vii. Hesperidium: It is many chambered fleshy fruit developing from a polycarpellary, syncarpous, multilocular, superior ovary bearing seeds on axile placentation. The leathery epicarp of hesperidium has many glands of aromatic oil. The mesocarp, represented by white fibres is fused to the epicarp. The epicarp and mesocarp together form the rind. The endocarp is thin and papery. It projects inwards and forms many compartments. The inner wall of endocarp gives out many juicy succulent hairs, which form the edible part of the fruit. Hesperidum is a characteristic fruit of the family Rutaceae, e.g., Citrus aurantifolia (lemon), Citrus reticulata (oranges), etc.
viii. Balausta: This is many chambered, many seeded fruit developing from a polycarpellary, syncarpous but inferior ovary. The pericarp of balausta is leathery or tough. The carpels are arranged in two rows. Calyx is persistent. The seeds have succulent seed coat (testa), which forms the edible part, e.g., Punica granatum (Pomegranate).
ix. Amphisarca: It is many seeded fleshy fruit with a stony pericarp. It develops from a polycarpellary, syncarpous, superior ovary. The edible part of the fruit is the inner fleshy layer of pericarp and the placenta e.g., Aegle marmelos, (wood apple), Feronia limonia, etc.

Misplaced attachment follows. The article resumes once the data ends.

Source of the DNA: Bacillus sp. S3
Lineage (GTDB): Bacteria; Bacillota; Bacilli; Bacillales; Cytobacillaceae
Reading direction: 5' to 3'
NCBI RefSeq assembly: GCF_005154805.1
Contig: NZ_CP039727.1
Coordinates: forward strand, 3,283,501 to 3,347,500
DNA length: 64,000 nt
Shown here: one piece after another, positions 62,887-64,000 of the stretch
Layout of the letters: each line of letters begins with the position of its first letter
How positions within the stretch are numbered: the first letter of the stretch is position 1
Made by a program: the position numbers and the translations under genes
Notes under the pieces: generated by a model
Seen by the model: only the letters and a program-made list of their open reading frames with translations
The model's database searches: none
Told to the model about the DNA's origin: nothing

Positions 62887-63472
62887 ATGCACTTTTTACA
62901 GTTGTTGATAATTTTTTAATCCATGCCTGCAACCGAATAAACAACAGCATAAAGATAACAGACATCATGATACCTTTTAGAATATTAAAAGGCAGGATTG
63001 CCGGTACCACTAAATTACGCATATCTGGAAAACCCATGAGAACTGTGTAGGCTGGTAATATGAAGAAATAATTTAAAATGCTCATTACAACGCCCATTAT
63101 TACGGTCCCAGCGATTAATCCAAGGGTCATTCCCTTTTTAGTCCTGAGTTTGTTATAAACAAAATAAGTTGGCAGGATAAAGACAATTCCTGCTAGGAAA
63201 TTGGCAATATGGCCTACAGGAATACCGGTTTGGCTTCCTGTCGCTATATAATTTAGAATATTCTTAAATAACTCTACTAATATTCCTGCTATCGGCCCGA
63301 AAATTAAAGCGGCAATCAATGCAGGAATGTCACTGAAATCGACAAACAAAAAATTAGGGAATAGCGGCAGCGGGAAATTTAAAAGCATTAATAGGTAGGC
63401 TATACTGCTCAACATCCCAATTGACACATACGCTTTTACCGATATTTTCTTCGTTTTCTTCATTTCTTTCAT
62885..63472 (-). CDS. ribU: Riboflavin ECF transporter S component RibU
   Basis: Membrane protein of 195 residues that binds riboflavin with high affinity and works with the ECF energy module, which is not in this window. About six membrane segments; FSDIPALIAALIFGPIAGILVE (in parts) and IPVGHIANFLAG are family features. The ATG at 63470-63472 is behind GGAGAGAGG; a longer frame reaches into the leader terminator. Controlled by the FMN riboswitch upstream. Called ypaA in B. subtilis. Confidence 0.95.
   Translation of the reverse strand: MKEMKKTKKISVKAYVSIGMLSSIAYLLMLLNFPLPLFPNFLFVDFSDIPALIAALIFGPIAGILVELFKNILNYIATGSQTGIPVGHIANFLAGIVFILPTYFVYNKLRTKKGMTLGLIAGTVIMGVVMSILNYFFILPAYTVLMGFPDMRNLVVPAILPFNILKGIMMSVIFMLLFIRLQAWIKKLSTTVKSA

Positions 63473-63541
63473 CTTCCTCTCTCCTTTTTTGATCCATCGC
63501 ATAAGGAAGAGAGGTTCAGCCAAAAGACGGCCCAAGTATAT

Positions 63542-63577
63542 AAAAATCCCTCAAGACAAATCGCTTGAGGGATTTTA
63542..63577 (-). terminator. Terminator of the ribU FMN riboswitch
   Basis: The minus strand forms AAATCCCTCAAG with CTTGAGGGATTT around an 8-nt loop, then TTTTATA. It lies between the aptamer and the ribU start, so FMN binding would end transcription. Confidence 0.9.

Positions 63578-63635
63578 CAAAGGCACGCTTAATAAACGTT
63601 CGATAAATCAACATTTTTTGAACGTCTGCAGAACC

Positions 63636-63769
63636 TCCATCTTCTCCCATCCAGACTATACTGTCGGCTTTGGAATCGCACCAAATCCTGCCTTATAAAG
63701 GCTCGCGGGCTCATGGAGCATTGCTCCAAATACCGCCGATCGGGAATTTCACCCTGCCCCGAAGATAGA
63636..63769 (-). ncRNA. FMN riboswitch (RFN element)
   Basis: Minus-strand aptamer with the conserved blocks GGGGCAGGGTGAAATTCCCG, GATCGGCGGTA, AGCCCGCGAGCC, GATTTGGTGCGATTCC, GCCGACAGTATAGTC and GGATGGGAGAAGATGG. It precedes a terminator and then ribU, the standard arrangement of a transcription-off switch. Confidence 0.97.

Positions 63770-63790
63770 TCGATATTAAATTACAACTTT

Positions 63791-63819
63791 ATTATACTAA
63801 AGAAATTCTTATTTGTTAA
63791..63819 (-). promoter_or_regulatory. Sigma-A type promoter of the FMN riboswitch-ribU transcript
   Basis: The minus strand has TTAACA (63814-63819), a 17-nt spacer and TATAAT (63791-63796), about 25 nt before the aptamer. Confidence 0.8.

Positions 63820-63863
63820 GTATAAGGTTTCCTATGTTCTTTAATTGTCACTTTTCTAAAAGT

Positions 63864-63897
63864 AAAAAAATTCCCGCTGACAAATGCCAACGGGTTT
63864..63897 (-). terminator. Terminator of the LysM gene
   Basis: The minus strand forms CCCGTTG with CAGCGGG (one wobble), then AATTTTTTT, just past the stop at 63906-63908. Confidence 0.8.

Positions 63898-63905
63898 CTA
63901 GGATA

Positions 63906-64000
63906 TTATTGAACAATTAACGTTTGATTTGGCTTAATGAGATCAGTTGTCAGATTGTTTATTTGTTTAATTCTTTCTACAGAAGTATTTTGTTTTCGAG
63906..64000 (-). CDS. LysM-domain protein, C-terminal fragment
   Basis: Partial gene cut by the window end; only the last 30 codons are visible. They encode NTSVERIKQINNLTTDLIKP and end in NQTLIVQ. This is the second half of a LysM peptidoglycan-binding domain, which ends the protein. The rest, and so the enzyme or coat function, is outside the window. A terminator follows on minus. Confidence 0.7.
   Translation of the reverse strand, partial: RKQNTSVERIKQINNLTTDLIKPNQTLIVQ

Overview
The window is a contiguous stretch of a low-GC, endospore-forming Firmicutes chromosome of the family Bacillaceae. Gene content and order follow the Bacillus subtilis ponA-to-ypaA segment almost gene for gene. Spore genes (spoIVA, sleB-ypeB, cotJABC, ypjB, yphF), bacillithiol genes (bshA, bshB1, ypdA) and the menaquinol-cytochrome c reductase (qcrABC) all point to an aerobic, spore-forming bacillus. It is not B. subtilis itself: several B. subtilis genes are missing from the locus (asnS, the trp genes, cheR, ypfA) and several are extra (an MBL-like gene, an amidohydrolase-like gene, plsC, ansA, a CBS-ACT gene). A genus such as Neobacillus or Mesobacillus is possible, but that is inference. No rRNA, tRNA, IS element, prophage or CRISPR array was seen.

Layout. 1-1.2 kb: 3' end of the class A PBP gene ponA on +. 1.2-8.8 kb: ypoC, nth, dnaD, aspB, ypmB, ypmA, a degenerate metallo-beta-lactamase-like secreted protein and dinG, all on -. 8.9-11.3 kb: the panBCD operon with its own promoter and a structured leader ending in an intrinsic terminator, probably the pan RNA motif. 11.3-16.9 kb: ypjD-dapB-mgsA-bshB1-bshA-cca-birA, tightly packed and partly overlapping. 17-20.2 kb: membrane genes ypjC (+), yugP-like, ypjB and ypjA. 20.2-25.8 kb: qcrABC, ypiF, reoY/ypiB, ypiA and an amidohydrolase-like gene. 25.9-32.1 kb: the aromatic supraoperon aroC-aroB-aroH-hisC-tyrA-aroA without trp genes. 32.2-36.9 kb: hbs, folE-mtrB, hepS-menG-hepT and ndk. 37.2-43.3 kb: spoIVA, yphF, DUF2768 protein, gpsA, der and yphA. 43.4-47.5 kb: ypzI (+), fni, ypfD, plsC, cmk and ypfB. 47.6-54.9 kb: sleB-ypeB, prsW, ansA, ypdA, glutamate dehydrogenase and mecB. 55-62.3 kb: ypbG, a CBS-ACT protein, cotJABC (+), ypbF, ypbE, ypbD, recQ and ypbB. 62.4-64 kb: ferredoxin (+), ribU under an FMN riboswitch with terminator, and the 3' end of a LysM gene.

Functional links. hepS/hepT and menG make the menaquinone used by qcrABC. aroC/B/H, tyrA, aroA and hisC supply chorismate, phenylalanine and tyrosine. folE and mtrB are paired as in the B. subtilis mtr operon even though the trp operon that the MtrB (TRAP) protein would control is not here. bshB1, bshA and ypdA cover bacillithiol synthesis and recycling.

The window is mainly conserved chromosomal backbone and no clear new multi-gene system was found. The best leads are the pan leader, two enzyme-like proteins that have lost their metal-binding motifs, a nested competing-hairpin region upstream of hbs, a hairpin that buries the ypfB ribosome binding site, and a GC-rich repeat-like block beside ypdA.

i. Fruits developed from a flower having a number of free (apocarpous) carpels, all of which ripe together and are aggregated as a unit on a common receptacle are known as aggregate fruits. Thus, each fruitlet of an aggregate fruit represents a single ovary of an apocarpous pistil.
ii. The fruitlets of a group are collectively termed as etaerio. In an etaerio, fruitlets may be follicles, achenes, drupe or berries.
iii. Etaerio of follicles: It consists of number of follicles clustered together on a pedicle. It is found in Calotropis, Catheranthus roseus and Aconitum
iv. Etaerio of achenes: It is an aggregate of achenes clustered together on a common thalamus e.g., rose, strawberry, Clematis and lotus.
v. Etaerio of drupes: In this type of fruit, many small drupes, developed from different carpels are arranged collectively on the fleshy thalamus, e.g., Raspberry (Rubus idaeus).
vi. Etaerio of berries: It is an aggregate fruit of small berries. Apical part of berries fuses with each other and makes a common rind, e.g., Polyalthea, Anona squamosa (custard apple).
3. MULTIPLE OR COMPOSITE FRUITS
i. These fruits being complex fruits develop from the whole inflorescence. Such fruits are of two types:
ii. Sorosis: It develops from spike or spadix inflorescence. Here the flowers fuse by their succulent petals and axis bearing the flowers becomes fleshy or woody, thus forming a compact mass e.g., Ananas sativus (pineapple), Artocarpous integrifolia (jackfruit) and Morus indica (mulberry).
iii. Syconous: It develops from hypanthodium inflorescence. A characteristic feature of syconus is a hollow or pear shaped fleshy receptacle which forms the edible part of the fruit, e.g., Ficus carica (fig), Ficus benghalensis (banyan), Ficus religiosa (peepal), etc.